Pneumonia Center

Pneumonia Symptoms

Pneumonia symptoms
Pneumonia can be difficult to spot. The respiratory infection often mimics a cold or the flu. Symptoms of pneumonia caused by a virus, for example, may last for several days to a few weeks before you call your doctor. What's more, signs and symptoms can vary greatly, depending on underlying conditions and the type of organism causing the infection. Main symptoms of pneumonia categorized by cause follow.

Bacterial pneumonia symptoms
Most people who experience bacterial pneumonia get sick very quickly. However, other signs and symptoms will depend upon the type of bacteria causing pneumonia and are categorized as either typical or atypical.

Typical pneumonia symptoms – This type of pneumonia typically comes on very quickly. However, chest pain associated with typical pneumonia can also be a sign of other serious medical conditions. Symptoms of typical pneumonia include:

  • chest pain, which is usually worse with breathing or coughing
  • high fever
  • shaking chills
  • short of breath
  • sore chest when you touch or press it
  • yellow or brown sputum

Atypical pneumonia symptoms - Symptoms of atypical pneumonia, or “walking pneumonia”, typically come on gradually. Unlike cases of typical pneumonia, you may not experience any chest pain and body temperature is usually lower, while shaking chills are less likely. Older people can experience confusion or a change in mental abilities as a sign of pneumonia or other infection. Other symptoms of walking pneumonia include:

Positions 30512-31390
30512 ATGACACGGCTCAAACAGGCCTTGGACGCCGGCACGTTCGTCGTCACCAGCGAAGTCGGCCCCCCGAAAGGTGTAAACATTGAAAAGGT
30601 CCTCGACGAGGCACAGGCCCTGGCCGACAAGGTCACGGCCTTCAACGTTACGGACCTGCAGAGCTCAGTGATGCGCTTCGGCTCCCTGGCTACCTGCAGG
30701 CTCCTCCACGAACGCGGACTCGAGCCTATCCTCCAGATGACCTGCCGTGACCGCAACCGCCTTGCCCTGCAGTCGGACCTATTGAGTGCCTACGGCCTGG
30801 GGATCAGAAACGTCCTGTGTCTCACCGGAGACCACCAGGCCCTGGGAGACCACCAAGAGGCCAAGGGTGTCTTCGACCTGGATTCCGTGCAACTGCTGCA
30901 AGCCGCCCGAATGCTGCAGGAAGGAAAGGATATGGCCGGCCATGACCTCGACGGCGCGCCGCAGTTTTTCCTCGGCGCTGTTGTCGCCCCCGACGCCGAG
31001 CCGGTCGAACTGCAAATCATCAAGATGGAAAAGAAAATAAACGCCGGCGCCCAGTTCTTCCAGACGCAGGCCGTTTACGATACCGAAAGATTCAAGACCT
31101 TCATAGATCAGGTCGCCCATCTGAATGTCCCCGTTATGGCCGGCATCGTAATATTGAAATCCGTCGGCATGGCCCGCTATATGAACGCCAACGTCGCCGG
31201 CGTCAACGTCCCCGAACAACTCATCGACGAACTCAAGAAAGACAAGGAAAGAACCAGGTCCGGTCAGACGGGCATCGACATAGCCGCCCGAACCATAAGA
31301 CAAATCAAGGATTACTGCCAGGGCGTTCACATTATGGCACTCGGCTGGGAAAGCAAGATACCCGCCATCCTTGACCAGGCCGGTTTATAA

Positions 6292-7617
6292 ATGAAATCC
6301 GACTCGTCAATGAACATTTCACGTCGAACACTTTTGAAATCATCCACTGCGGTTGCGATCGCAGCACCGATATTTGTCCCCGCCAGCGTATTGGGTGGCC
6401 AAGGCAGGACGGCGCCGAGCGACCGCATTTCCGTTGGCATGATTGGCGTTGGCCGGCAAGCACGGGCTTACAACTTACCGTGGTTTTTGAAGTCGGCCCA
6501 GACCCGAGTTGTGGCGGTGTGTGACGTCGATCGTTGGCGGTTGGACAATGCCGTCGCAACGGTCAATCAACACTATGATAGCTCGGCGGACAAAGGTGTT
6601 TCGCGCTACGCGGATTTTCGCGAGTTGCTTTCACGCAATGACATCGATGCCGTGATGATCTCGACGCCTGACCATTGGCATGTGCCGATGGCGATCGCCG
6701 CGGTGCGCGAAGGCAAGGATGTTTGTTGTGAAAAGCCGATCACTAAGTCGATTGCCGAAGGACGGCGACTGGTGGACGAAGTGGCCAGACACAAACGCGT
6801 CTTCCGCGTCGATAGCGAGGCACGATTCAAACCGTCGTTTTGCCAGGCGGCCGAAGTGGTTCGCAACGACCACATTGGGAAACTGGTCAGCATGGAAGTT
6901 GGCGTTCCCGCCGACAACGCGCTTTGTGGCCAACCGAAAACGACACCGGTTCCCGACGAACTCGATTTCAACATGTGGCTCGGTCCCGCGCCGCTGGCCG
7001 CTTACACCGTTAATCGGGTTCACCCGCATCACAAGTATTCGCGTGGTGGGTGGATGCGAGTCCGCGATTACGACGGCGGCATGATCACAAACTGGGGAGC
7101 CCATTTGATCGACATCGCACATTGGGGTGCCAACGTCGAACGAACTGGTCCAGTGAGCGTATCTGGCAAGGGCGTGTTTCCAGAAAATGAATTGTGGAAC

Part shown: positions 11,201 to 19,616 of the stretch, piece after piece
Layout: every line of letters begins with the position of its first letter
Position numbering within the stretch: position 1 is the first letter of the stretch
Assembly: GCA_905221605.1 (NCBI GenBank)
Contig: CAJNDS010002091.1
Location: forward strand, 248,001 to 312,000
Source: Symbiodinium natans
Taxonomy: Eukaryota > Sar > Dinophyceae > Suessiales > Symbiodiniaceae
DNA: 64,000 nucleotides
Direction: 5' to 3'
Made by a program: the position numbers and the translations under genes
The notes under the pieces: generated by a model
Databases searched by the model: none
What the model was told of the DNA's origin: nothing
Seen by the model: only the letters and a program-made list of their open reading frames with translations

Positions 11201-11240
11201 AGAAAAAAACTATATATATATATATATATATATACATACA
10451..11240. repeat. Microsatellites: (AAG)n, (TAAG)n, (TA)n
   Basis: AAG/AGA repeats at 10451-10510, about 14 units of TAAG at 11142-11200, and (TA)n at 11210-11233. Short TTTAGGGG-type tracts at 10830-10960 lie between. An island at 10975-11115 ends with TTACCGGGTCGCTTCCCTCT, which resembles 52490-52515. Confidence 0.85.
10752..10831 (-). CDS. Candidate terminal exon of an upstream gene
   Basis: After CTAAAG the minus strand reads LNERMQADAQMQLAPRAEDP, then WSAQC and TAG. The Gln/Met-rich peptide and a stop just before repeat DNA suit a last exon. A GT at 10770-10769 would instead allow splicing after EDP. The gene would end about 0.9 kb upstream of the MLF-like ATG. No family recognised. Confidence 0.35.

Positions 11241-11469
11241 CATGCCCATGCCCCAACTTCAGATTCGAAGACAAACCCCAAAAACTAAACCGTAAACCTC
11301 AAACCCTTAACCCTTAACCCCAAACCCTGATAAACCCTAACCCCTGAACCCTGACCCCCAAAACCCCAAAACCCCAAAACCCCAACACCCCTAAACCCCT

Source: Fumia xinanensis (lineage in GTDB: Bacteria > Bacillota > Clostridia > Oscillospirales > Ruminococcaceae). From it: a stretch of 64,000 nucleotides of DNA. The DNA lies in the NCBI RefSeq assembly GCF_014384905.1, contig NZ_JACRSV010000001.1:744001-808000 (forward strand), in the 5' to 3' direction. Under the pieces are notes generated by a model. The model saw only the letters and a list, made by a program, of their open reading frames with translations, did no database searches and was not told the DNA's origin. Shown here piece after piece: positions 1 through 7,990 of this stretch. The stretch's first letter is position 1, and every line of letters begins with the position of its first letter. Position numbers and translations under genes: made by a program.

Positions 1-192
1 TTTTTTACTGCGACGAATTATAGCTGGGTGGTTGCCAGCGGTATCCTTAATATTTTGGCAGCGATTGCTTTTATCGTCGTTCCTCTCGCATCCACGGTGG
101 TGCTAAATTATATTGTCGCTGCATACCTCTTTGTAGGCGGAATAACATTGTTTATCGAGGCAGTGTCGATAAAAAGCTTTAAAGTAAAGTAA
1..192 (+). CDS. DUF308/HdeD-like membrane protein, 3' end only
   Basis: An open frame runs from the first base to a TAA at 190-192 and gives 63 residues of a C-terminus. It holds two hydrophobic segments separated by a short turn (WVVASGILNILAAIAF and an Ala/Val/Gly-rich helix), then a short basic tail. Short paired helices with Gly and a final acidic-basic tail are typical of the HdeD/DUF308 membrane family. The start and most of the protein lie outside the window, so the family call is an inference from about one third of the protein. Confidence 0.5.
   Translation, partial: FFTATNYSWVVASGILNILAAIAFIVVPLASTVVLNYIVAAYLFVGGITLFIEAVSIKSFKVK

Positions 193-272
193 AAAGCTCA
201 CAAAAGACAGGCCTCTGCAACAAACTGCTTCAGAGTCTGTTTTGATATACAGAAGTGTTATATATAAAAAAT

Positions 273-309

• abdominal pain
  • another preceding illness
  • a cough that only produces a little sputum
  • body aches
  • dry cough
  • fatigue
  • headache
  • joint pain
  • weakness

Fungal pneumonia symptoms
Fungal pneumonia is rare in the United States. One characteristic of this type of pneumonia is a persistent fever, especially if the fever is unresponsive to broad-spectrum antibiotics. However, it is important to note that a fungal infection which causes pneumonia can affect many other parts of the body, including the:

  • bloodstream
  • bone and joints
  • bone marrow (sepsis syndrome)
  • central nervous system
  • eyes
  • kidneys
  • liver
  • muscles
  • nasal passages and sinuses
  • skin
  • spleen

Typical symptoms of pneumonia caused by fungal infection include:

  • chest pain or dull discomfort
  • cough, usually nonproductive
  • difficult or labored respiration (dyspnea) leading to respiratory failure
  • fever
  • hypersensitivity or allergic reactions
  • papules, pustules, plaques, ulcers, abscesses, or lesions on the skin

Viral pneumonia symptoms
Infections caused by viruses tend to develop more slowly, after a few days of flu-like symptoms. They can cause a hacky or barky cough, headache, and pain under the breastbone. Other symptoms of viral pneumonia include:

  • chills
  • coughing up small amounts of mucus
  • clammy skin
  • fatigue
  • headache
  • joint stiffness
  • low-grade fever (less than 102o F)
  • muscle aches
  • muscular stiffness
  • nausea
  • shortness of breath
  • sore throat
  • sweating
  • tiredness
  • vomiting